What is a Letter of Application?
Tips for Writing a Letter of Application With Examples
A letter of application, also known as a cover letter, is a job application document sent with your resume to provide additional information about your skills and experience.
The letter of application is intended to provide detailed information on why are you are a qualified candidate for the job you are applying for. Effective application letters explain the reasons for your interest in the specific organization and identify your most relevant skills or experiences.
Your application letter should let the employer know what position you are applying for, what makes you a strong candidate, why they should select you for an interview, and how you will follow up.
Letter of Application Tips
- Always write one. Unless a job posting specifically says not to send a letter of application or cover letter, you should always send one. Even if the company does not request a letter of application, it never hurts to include one. If they do ask you to send a letter, make sure to follow the directions exactly (for example, they might ask you to send the letter as an email attachment, or type it directly into their online application system). Following application directions is the first step to getting selected for an interview.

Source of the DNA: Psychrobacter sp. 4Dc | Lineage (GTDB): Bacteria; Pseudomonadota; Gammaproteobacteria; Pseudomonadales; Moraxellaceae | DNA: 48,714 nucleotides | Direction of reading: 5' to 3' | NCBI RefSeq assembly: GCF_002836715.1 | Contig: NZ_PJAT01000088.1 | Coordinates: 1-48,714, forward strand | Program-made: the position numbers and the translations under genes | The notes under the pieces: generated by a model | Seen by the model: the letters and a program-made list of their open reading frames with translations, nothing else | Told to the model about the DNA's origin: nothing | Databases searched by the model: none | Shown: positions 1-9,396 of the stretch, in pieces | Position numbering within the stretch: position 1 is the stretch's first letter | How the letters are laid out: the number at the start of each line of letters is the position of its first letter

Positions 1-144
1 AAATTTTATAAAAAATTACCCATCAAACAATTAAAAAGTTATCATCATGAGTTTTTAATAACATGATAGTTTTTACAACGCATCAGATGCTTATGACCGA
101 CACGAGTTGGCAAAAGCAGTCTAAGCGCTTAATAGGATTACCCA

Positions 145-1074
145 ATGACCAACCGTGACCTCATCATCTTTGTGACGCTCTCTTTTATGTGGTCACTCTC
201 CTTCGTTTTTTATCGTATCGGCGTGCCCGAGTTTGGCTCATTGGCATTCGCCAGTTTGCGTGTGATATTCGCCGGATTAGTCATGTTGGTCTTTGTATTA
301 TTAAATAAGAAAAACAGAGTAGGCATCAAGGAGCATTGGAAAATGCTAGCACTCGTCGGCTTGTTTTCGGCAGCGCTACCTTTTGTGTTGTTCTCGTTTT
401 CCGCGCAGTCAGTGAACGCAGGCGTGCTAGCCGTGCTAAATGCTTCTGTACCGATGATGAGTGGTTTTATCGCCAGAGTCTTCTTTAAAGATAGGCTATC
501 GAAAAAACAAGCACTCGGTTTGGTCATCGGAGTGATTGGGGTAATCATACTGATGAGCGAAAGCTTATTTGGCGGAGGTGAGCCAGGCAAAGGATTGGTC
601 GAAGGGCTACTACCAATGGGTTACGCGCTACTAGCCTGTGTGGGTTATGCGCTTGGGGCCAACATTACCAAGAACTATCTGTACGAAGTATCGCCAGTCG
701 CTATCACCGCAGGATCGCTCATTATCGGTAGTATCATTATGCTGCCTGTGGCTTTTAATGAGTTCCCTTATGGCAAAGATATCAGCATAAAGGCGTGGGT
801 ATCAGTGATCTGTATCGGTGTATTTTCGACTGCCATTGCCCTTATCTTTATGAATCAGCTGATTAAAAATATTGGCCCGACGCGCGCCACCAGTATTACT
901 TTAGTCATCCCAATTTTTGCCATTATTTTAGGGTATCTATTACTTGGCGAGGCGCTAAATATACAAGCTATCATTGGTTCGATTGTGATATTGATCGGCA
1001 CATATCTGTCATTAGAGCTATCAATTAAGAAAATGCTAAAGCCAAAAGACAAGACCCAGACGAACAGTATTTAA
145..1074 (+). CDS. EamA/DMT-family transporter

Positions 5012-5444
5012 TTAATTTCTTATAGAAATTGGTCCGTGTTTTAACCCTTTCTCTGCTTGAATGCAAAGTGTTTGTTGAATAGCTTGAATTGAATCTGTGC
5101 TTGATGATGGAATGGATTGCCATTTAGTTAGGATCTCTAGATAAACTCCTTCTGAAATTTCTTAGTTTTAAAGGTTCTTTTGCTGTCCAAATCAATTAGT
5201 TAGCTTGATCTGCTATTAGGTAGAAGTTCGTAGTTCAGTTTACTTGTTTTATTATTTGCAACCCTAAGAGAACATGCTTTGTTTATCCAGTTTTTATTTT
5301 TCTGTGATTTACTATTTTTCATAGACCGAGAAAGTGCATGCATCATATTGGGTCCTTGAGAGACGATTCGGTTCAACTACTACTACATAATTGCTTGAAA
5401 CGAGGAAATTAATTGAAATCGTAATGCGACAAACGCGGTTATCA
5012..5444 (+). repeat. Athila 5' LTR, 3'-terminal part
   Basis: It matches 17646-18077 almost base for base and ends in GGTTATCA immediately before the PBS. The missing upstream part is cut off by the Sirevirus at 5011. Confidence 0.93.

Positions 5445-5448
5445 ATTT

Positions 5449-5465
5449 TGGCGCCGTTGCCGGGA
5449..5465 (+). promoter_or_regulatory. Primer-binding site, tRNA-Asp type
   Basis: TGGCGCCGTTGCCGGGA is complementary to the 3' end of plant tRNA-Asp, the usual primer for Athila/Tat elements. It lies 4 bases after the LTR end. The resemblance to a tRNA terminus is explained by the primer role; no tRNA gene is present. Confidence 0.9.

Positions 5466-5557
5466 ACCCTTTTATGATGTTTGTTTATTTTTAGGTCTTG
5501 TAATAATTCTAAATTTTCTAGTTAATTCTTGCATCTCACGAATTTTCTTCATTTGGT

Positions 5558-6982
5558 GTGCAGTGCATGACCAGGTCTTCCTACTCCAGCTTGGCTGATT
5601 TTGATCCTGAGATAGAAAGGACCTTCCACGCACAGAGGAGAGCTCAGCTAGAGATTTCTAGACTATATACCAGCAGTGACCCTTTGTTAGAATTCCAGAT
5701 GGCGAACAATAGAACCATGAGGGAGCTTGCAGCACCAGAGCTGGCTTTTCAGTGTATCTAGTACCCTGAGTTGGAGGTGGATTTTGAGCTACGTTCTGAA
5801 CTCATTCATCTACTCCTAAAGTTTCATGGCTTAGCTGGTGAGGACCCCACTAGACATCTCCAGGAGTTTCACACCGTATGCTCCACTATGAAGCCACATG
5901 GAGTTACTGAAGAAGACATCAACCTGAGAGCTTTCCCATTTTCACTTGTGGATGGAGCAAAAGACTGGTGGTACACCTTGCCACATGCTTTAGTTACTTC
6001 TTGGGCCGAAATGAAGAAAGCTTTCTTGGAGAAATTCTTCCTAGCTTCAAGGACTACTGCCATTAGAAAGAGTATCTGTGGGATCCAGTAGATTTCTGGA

- Use business letter format. Use an official business letter format when writing your letter. Include your contact information at the top, the date, and the employer’s contact information. Be sure to provide a salutation at the beginning, and your signature at the end.
- Sell yourself. Throughout the letter, focus on how you would benefit the company. Provide specific examples of times when you demonstrated skills or abilities that would be useful for the job, especially those listed in the job posting or description. If possible, include examples of times when you added value to a company. Numerical values offer concrete evidence of your skills and accomplishments.